Original Research ARTICLE
Serum Vitamin D Metabolites and CXCL10 Concentrations Associate with Survival in Dogs with Immune Mediated Disease
- 1College of Veterinary Medicine, Cornell University, United States
- 2Cornell University, United States
Background – Low vitamin D increases the risk of immune-mediated disease (IMD) in human beings and rodent models. Vitamin D metabolites, particularly 1,25(OH)2D3, modulate gene expression of immune cells and may attenuate immune pathways that drive IMD.
Hypothesis/Objectives – Our primary hypothesis was that serum 25(OH)D3 and 1,25(OH)2D3, are reduced in patients with IMD and associate with poorer outcomes. We secondarily hypothesized serum 24,25(OH)2D3 would not be associated with disease or outcome. We also measured serum CXCL10 concentrations to determine if an increase occurs in dogs with IMD and in association with poorer survival.
Animals – We enrolled dogs diagnosed with IMD (n=29) and healthy control dogs (n=9) in the study with informed client consent.
Methods – Serum was collected and stored at -80ºC until analyses. Serum vitamin D metabolites were measured by LC-MS/MS by an accredited laboratory. A commercially available canine-specific ELISA kit measured serum CXCL10.
Results – Serum 25(OH)D3 and 1,25(OH)2D3 were significantly reduced in dogs (n=25) with IMD. Serum CXCL10 concentrations were 30 times higher in dogs (n=25) with IMD than controls (P = 0.004). The median survival time (MST) for dogs with 25(OH)D3 concentrations = the median was 106 days, while dogs with concentrations of 25(OH)D3 > the median did not achieve an MST.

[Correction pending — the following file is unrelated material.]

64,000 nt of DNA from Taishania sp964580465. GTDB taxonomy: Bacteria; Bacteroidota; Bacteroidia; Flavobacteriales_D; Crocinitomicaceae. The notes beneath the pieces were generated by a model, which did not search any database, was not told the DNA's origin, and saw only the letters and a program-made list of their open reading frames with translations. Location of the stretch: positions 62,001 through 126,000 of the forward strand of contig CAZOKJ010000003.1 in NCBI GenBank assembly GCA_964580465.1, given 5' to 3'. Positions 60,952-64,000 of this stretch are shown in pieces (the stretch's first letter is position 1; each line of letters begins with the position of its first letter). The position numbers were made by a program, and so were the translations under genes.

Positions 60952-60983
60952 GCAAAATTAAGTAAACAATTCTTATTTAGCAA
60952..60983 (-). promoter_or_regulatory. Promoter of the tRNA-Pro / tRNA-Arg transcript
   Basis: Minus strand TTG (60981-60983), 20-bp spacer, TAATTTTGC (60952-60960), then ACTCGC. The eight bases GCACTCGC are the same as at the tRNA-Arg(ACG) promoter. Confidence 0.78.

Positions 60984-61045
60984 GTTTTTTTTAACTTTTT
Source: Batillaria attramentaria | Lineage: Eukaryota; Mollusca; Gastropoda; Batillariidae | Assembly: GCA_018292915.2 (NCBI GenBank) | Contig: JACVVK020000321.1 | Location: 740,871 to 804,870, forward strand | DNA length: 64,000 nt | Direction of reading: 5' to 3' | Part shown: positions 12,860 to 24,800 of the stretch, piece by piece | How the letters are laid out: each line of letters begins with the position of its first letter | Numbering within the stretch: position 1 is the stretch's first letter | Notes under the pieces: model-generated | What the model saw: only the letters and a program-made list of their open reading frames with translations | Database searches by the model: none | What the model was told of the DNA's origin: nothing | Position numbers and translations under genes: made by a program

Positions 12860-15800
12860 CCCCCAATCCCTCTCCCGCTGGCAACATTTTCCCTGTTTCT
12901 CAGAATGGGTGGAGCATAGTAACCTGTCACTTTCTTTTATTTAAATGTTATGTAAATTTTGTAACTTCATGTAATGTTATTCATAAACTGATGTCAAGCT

Conclusions and clinical importance – Serum 25(OH)D3 and 1,25(OH)2D3, but not 24,25(OH)2D3 levels are reduced dogs with IMD. Vitamin D metabolites and CXCL10 may be useful prognostic markers and may be targets for adjunct therapy in canine IMD. These data support the future investigation of vitamin D analogs in the treatment of canine IMD.
Keywords: Vitamin D, Cytokines, Calcitriol, Autoimmunity, canine
Received: 09 May 2019;
Accepted: 09 Jul 2019.
Edited by:David Bruyette, Anivive Lifesciences, United States
Reviewed by:Victor A. Castillo, University of Buenos Aires, Argentina
Kent R. Refsal, Veterinary Diagnostic Laboratory, Michigan State University, United States
Copyright: © 2019 Mick, Peng and Loftus. This is an open-access article distributed under the terms of the Creative Commons Attribution License (CC BY). The use, distribution or reproduction in other forums is permitted, provided the original author(s) and the copyright owner(s) are credited and that the original publication in this journal is cited, in accordance with accepted academic practice. No use, distribution or reproduction is permitted which does not comply with these terms.
* Correspondence: Prof. John P. Loftus, Cornell University, Ithaca, United States, email@example.com